For children across Ohio, summer break is beginning, and for many families that means vacations and summer camps and barbecues.
But for too many, it also means stress over how to care for children while parents work, or how to feed children nutritious meals without the school lunches they count on throughout the rest of the year. Hundreds of thousands of Ohio students rely on the school lunch program, and many of them don’t have access to healthy and filling meals when school cafeterias close for the summer.
Summer break shouldn’t mean going hungry.
That’s why every year we work to get the word out about the Summer Food Service Program, and why I’m working to expand it.
Today we are serving more meals than ever before. But while these sites are helping tens of thousands of children, we are still not reaching enough of the Ohio students who rely on free and reduced-price school lunches during the school year.
We need to do all we can to raise public awareness of these programs so that families know the end of the school year doesn’t mean an end to food services for their children.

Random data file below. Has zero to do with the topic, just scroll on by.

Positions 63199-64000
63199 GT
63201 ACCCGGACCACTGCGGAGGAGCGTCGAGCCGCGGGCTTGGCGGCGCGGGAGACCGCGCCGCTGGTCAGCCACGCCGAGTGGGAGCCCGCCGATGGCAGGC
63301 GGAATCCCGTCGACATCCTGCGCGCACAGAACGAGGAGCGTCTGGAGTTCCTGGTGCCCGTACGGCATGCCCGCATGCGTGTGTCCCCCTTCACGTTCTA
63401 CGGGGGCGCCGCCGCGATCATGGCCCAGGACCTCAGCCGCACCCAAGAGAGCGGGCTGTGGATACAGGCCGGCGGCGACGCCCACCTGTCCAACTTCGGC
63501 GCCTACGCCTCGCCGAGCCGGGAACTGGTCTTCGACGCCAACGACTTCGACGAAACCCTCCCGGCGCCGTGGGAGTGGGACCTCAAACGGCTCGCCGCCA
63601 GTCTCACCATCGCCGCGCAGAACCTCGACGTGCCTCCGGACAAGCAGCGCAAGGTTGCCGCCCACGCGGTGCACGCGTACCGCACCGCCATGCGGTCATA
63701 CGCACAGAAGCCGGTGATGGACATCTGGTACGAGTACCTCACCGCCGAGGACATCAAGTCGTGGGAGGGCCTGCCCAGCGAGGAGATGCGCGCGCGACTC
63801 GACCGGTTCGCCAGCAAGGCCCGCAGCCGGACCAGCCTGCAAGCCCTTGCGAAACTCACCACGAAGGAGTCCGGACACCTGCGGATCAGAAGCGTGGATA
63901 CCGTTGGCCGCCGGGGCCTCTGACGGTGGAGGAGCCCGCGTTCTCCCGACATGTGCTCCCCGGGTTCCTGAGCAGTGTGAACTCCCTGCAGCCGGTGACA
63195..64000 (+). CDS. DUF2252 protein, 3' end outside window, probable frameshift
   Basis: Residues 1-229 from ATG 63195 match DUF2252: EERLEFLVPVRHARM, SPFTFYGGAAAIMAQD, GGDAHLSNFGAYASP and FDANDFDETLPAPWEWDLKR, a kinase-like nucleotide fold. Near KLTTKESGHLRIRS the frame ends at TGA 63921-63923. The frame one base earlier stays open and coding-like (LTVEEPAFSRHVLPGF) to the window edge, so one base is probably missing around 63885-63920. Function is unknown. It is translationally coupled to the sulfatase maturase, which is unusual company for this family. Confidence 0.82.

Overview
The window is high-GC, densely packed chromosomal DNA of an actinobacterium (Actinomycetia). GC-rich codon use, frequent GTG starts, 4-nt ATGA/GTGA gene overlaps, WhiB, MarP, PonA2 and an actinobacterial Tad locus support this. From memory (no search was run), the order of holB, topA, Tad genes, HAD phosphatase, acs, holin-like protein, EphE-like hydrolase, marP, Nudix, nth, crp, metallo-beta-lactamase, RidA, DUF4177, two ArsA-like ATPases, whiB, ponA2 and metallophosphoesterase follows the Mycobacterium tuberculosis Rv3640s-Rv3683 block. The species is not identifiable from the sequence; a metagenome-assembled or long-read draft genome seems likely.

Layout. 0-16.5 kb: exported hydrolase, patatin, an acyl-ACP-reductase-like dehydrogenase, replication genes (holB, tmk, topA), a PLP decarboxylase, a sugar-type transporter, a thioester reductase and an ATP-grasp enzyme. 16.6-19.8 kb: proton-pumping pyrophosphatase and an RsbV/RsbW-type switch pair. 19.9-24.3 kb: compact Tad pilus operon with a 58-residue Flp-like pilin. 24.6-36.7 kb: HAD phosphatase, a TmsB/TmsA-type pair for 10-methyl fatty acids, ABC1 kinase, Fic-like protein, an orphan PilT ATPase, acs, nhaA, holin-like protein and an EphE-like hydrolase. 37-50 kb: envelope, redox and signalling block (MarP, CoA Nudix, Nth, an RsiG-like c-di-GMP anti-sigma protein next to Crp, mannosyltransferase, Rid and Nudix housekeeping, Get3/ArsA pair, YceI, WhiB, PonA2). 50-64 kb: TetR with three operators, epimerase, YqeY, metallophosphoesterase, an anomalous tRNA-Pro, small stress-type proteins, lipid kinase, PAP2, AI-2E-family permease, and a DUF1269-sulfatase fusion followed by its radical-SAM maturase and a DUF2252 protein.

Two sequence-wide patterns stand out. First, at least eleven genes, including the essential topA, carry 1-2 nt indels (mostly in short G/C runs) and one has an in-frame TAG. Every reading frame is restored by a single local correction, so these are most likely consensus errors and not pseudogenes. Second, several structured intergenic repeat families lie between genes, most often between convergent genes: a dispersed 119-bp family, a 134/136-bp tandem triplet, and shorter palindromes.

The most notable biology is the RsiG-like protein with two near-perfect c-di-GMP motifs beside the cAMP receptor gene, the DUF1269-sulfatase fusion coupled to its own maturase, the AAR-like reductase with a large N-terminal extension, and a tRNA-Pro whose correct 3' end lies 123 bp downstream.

Childhood hunger is not only an issue in just our biggest cities. Hunger is present in our rural communities across Ohio, and recent articles have shown that reliance on these important anti-hunger programs are increasing in our suburbs.
Parents can visit my website, brown.senate.gov, or visit education.ohio.gov to see a list of the more than 1,300 Summer Feeding sites across Ohio, and to get information on how to sponsor a new site.
And to make sure more children have access to this program, I authored bipartisan legislation to expand the summer food service program and ensure it reaches more children who need it.
This year the Senate Agriculture Committee included my Hunger Free Summer for Kids Act in legislation to reauthorize child nutrition programs. It would allow the Department of Agriculture to issue monthly vouchers to families who have trouble accessing summer feeding sites. When school buses are idled for the summer, many children – particularly in rural areas – have no way to get to the churches and recreation centers and parks where meals are served.
The bill would also allow children to pick up meals and eat them off the premises, providing flexibility for busy parents who are often juggling work and child care while their children are out of school.
And it would cut red tape that organizations often face, streamlining the paperwork and application processes that are hurdles for schools, faith-based groups, and other organizations trying to serve students.
These organizations offer healthy meals and enrichment activities, and provide a safe place for Ohio children. Families need to know about these sites, and the dedicated folks who run them.
Summer vacation shouldn’t mean our children going hungry, and that’s why the Summer Food Service Program is so important for our families and for our state.